Payments Report 2024

Are payments in Sweden safe?

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Fraud is the fastest growing type of crime in Sweden

Published: 14 March 2024

For the public to have trust in the payment system, they must feel that the system is safe. Recent years have seen a sharp increase in fraud, which risks undermining that trust. According to the Swedish National Council for Crime Prevention, fraud is the category of crime that has increased the most in 2023. Among fraud offences, card fraud and fraud via social engineering have increased the most. The number of card fraud cases increased by 44 per cent from 2022. The number of card frauds increased by 44 per cent from 2022, but after having fallen over a number of years before that. You can see this in Figure 10.

Figure 10. Card fraud and social engineering fraud on the rise

Number of reported offences by type of crime and year.

Figure: Figure 10. Card fraud and social engineering fraud on the rise

Note: Statistics for 2023 are preliminary.

Download the data from the diagram by clicking on the arrow to the right, above the diagram.

Source: Swedish National Council for Crime Prevention.

Several measures to counteract social engineering fraud

A common form of fraud is the social engineering by telephone. The victims are often elderly. The fraudster often claims to be calling from the victim’s bank and misleads the victim into signing something with their BankID or providing sensitive information. Text message scams are also common. According to a survey from the Swedish Bankers’ Association, more than half of the population have received scam text messages and about one per cent of the text messages lead to a completed fraud.

Banks have a major responsibility to prevent fraud and have taken a number of measures. The Swedish Bankers’ Association and Swedish banks launched the Svårlurad initiative to raise awareness about social engineering and how to protect yourself against frauds and scams. In addition, the Swedish Bankers’ Association has submitted several petitions to the Government in 2023, including the introduction of a fraudster register and rules to counteract and hamper the manipulation of mobile and telephone numbers, also known as spoofing. Nordea has also launched savings accounts with delayed withdrawals, which should make it easier to stop transactions when people suspect they have been victims of fraud.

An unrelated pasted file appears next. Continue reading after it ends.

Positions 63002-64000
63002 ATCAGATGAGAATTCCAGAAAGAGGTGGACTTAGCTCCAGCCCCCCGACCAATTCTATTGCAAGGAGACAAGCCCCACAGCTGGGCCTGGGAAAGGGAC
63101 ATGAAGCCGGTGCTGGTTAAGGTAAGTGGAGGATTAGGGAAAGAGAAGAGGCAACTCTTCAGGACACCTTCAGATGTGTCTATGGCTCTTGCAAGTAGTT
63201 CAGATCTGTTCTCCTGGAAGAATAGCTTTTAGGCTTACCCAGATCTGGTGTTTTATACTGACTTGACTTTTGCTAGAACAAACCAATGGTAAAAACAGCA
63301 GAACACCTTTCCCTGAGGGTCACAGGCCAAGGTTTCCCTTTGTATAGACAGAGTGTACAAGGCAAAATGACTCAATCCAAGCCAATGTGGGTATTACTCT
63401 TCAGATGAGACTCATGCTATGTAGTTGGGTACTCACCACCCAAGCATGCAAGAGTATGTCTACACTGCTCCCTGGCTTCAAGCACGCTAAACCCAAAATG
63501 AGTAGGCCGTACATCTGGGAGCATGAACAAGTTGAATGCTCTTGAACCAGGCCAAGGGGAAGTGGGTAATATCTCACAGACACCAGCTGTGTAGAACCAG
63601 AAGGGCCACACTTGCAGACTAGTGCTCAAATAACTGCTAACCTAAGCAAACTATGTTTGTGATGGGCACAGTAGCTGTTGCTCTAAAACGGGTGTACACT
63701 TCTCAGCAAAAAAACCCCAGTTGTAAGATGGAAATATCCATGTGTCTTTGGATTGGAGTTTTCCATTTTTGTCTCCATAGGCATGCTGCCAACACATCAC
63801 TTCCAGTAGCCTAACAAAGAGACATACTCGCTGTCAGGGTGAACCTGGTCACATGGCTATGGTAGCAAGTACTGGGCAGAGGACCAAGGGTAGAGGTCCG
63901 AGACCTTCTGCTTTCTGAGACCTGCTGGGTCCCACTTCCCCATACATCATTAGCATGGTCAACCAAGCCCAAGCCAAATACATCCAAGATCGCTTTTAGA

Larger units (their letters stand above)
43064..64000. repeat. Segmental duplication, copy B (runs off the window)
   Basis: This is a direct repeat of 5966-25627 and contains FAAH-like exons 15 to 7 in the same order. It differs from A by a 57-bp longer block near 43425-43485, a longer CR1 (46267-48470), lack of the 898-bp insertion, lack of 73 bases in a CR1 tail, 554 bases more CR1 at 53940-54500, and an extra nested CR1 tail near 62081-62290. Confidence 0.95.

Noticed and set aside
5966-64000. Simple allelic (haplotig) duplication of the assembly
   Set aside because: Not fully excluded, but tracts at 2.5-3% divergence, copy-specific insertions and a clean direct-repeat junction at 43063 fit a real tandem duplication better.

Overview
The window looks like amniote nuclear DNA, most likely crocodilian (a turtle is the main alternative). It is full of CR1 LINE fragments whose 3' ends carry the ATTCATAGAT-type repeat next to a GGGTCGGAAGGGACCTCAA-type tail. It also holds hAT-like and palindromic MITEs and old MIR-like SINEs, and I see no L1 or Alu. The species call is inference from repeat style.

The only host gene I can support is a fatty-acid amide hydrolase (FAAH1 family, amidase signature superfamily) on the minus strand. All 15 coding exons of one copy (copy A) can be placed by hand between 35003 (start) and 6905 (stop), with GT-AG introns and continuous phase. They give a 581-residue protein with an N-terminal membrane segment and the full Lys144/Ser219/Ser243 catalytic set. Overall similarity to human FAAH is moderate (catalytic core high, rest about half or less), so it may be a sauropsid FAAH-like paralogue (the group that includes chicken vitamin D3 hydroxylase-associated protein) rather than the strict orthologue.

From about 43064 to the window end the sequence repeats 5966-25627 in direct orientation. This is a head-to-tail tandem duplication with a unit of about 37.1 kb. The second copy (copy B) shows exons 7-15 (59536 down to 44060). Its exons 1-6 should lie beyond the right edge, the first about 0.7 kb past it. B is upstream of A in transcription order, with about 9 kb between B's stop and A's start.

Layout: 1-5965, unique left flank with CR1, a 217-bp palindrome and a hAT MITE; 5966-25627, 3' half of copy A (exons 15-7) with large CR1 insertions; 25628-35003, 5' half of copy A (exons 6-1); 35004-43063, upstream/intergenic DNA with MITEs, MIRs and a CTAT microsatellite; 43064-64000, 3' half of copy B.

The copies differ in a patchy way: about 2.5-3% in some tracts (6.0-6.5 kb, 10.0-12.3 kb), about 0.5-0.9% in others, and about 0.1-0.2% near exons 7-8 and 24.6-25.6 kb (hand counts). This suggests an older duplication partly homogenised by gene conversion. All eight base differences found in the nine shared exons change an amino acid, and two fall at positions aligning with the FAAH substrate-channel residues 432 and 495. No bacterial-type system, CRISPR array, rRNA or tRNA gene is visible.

The fight against fraud is also a high priority for the Government. In October last year, the Government tasked Finansinspektionen with reviewing how payment service providers work to prevent fraud, and in December the Swedish Post and Telecom Authority was tasked with counteracting spoofing to limit fraud. The results of both tasks are to be presented on 31 May 2024. In February this year, the Government convened a meeting with the heads of the country’s largest banks. The Government wants to strengthen cooperation between banks and the police in order to prevent fraud against the elderly.

Card fraud is often committed online

The EU requires strong customer authentication for card payments, which contributed to a significant reduction in reported card fraud over many years. The increase in 2022 and 2023, as you can see in Figure 10, is mainly related to fraud where the fraudster has stolen card details but does not have access to the physical card. The fraudster can then use the card details for online transactions in countries where strong customer authentication is not required. To protect yourself against card fraud, most online banks, for example, allow you to close your card for online purchases and open it when you want to shop online.

The number of counterfeit banknotes is decreasing

The number of counterfeit banknotes submitted to the police has decreased from a historically high level of 6,629 in 2020 to 2,179 in 2023 (see Banknote and coin statistics). Swedish banknotes have advanced security features and the counterfeits found by the police are simple copies and usually easy to distinguish from genuine banknotes (see Security features). However, as fewer and fewer people in Sweden use cash, the knowledge of what a banknote looks and feels like is decreasing, which increases the risk of counterfeits spreading.

Cash is used for criminal purposes

Since cash can be paid anonymously, it can be used to conceal crimes or criminal activities. According to the Swedish Police, it is common for cash from criminal activities to be taken out of Sweden to be either laundered or reinvested in crime.

The fight against the criminal economy is very important. However, it is the Riksbank’s view that this should not lead to stores and other companies ceasing to accept cash. As long as consumers and companies need and want to use cash, they should be able to do so. Amount limits can be a way to continue offering the possibility of making cash payments while making it more difficult for the criminal economy.